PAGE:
Why do I tell stories?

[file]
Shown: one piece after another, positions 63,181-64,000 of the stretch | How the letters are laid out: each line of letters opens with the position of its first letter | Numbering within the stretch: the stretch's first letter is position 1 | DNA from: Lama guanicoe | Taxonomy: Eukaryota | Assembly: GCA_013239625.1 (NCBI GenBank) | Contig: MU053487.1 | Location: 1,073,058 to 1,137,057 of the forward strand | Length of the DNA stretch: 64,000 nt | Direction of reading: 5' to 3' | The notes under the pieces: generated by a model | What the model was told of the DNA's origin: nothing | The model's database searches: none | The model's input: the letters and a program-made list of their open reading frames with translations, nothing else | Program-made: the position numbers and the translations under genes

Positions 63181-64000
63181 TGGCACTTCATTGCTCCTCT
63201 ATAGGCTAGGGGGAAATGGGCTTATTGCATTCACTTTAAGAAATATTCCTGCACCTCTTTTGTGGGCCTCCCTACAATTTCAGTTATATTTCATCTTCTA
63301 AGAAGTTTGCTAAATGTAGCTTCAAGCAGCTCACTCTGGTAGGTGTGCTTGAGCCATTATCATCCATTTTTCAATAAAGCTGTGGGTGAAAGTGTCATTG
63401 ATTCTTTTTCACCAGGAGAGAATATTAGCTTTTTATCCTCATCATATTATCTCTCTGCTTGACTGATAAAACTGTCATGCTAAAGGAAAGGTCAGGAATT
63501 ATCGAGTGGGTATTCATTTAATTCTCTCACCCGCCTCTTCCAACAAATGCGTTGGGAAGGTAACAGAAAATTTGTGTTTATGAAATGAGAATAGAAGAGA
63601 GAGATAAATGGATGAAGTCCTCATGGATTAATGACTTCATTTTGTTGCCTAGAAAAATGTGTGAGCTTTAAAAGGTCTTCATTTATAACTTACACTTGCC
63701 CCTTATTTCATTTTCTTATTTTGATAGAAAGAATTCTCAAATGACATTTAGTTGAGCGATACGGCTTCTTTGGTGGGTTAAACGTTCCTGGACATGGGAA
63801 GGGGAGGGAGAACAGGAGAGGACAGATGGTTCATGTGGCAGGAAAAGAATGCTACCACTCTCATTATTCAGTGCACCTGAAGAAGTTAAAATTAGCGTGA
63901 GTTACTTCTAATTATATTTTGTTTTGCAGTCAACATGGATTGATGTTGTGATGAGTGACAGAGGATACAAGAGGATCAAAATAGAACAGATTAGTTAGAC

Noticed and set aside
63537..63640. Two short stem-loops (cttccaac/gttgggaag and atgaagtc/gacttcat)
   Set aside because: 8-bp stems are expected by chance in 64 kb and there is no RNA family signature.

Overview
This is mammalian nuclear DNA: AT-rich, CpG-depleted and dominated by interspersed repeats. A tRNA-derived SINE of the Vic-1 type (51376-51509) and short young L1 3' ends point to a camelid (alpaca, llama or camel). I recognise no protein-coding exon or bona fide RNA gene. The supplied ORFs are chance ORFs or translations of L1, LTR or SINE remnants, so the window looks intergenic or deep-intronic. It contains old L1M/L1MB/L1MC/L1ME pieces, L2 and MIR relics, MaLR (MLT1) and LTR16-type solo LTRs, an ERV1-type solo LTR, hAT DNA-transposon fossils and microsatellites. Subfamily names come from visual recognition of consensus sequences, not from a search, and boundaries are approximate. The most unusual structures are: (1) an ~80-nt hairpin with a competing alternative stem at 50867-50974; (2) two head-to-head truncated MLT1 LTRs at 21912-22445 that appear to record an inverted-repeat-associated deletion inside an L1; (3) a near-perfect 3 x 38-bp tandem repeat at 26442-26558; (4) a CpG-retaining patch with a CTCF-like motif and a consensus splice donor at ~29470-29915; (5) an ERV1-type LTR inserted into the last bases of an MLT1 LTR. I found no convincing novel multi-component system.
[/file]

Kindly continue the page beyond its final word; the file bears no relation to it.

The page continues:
I'm often asked why I continue to tell stories to children. But the dirty little secret is, there is nothing I love more than standing alone in front of 300 to 400 children to draw them into the world that I describe. The experience remains the most satisfying thing I do as an artist. The kids see this tall, rather scary looking middle-aged man standing before them. What is this guy going to do? How does he expect to keep our attention? Who does he think he is? And as I begin to spin my yarn, even a group that seemed restless and uninterested slowly become enraptured. It works because we have a mutual understanding. Children, even in this age of computer games and TV overload, have an instinctual need to have their imaginations challenged. And even at 57 years old, I have that same need. Storytelling is said to be a dying art. But the truth is, storytelling is so basic to the way children learn about this world we live in, I don't think it's possible for it to ever truly pass away. What I do as a storyteller is exhausting and challenging and sometimes a little silly. But I'm too selfish to give it up. And children need it too much for me to give it up.